Raising the standard for Zika

The 1st WHO International Standard for Zika antibody has been produced for harmonisation and calibration of neutralisation assays of Asian lineage virus.

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When Zika virus was announced as a Public Health Emergency of International Concern in February 2016, the newly formed Emerging Viruses Group at NIBSC had only just completed a project to produce WHO International Standards (IS) for Ebola.  As before, the WHO held a teleconference between the WHO Collaborating Centres to identify who could rapidly respond to the emergency and produce reference materials that would be needed for assay calibration and harmonisation. The group at NIBSC was able to respond affirmatively through experience learnt developing Ebola antibody and NAT standards for serological assays and PCR diagnostics, respectively. Access to source materials is often a major obstacle We soon learnt that sera/plasma and viruses from Brazil were off the table, so other routes had to be explored. Fortunately, The Paul Ehrlich Institute had Asian lineage virus stocks and they were tasked with producing a NAT standard from an inactivated virus preparation.  That left NIBSC tasked with producing the 1st International Standard for Zika antibody.

An optimal antibody standard is that which behaves as closely as possible to a clinical sample and therefore human serum/plasma from convalescent individuals is desired.  Collecting these materials is not straightforward. It’s perhaps optimistic to expect that a recently infected individual is willing to provide a blood sample, but it’s another scenario entirely to expect that the donor provides in excess of 200mL at one time.  Large volumes are needed to produce several thousand vials of a WHO standard so that they are available as a traceable assay calibrant for many years.  This requires the donation of serum/plasma volumes in excess of 1000mL. To achieve this, we can pool donor samples, but where can we source infected individuals?  As previously for Ebola, the generous nature of various institutions came to the fore.  The UK’s National Health Service Blood and Transplant (NHSBT)unit were able to identify returning travellers through the Rare and Imported Pathogens Laboratory diagnostic testing service.  Other sources came through a USA plasmapheresis centre, from the National Institute of Allergy and Infectious Diseases Vaccine Research Centre that is developing a vaccine, from the Caribbean Public Health Agency and also through SAB Biotherapeutics that provided anti-Zika human IgG from immunised transchromosomal cows. This provided enough material for us to launch a multi-centre international collaborative study to identify a candidate reference reagent and the results of that study are described in our paper.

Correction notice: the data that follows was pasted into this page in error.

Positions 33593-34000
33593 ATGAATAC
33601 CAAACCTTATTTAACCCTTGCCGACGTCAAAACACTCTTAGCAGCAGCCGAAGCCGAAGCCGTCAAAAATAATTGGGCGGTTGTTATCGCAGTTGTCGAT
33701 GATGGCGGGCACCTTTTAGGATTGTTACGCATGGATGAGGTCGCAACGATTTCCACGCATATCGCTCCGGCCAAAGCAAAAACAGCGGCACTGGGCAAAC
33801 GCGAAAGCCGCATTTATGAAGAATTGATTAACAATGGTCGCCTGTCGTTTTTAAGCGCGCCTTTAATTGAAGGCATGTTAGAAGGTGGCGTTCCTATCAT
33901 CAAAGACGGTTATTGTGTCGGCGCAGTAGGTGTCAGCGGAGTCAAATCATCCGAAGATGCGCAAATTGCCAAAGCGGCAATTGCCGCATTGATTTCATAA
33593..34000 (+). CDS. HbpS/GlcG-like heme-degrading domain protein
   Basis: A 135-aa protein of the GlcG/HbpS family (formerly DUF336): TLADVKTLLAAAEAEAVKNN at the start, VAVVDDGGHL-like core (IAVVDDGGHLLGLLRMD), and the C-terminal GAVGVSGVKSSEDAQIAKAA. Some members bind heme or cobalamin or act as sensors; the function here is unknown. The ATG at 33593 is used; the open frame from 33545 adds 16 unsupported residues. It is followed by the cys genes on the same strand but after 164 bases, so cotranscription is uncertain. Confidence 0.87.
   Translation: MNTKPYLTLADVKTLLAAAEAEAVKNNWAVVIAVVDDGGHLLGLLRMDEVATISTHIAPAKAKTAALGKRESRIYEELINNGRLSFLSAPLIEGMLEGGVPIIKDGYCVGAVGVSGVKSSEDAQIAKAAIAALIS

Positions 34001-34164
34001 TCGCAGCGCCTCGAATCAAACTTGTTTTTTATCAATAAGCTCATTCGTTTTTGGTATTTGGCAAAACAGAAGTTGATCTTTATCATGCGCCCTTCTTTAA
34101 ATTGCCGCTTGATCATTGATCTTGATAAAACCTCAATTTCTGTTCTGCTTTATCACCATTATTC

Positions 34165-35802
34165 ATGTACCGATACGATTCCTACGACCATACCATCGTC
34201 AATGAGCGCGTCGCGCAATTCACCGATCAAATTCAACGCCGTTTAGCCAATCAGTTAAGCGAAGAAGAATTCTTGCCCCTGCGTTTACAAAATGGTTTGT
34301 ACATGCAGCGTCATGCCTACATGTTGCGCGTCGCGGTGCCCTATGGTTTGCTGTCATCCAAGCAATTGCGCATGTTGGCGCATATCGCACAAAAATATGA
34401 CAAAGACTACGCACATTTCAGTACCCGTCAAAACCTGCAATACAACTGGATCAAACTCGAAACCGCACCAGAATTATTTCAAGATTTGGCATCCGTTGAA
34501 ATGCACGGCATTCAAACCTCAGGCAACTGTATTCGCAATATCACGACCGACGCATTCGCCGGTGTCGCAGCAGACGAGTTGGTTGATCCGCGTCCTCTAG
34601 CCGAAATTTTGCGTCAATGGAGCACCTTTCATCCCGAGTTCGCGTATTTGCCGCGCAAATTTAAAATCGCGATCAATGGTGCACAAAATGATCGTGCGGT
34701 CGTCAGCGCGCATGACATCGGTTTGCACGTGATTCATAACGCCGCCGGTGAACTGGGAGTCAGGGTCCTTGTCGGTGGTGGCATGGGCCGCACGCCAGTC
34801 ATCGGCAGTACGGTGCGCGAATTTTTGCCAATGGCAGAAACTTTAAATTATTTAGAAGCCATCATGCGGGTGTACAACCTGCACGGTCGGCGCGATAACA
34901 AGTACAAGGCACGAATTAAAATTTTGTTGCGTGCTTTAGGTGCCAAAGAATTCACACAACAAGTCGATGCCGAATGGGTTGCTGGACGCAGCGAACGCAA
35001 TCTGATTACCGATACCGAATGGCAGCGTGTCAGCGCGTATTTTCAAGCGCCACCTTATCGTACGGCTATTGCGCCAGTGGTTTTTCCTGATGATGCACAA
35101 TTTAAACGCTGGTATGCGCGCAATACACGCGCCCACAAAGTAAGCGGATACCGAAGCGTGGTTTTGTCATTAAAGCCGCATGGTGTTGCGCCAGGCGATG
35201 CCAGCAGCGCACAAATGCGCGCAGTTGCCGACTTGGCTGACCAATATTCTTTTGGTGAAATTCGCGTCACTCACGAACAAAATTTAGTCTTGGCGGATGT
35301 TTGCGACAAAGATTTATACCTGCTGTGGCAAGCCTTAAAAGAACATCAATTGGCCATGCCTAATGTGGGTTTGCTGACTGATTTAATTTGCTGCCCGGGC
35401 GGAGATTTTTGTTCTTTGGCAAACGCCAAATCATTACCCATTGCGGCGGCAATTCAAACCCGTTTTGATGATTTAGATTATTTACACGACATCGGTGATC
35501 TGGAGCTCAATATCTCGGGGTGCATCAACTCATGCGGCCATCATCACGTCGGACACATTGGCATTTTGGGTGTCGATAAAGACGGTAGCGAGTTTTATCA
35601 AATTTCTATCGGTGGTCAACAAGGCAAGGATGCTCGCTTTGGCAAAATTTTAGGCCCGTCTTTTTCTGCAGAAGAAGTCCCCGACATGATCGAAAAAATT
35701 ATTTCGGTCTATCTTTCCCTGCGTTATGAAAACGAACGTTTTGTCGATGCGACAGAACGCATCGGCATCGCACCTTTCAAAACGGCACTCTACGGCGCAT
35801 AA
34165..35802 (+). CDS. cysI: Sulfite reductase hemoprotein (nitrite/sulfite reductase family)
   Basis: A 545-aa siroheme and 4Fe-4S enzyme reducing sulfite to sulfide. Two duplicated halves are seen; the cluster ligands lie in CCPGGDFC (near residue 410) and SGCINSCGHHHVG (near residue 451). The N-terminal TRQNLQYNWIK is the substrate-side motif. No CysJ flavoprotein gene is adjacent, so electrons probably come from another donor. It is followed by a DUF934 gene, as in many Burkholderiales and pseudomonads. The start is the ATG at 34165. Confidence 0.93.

Data analysis showed that a pool of UK NHSBT sera was able to harmonise neutralisation assays using Asian lineage viruses.  This material was established as the 1st WHO International Standard in October 2018.  In addition, a working reagent is also available through our website (https://www.nibsc.org/products/brm_product_catalogue/sub_category_listing.aspx?category=Vaccines&subcategory=Emerging+Viruses).  The latter can be used as an assay performance monitor that may be calibrated to the IS. Publication of this data is intended to alert the scientific community that these materials are available and to promote their adoption and implementation. This will greatly facilitate comparisons of assay data for vaccine development.

Mark Page

Principal Scientist, Dr

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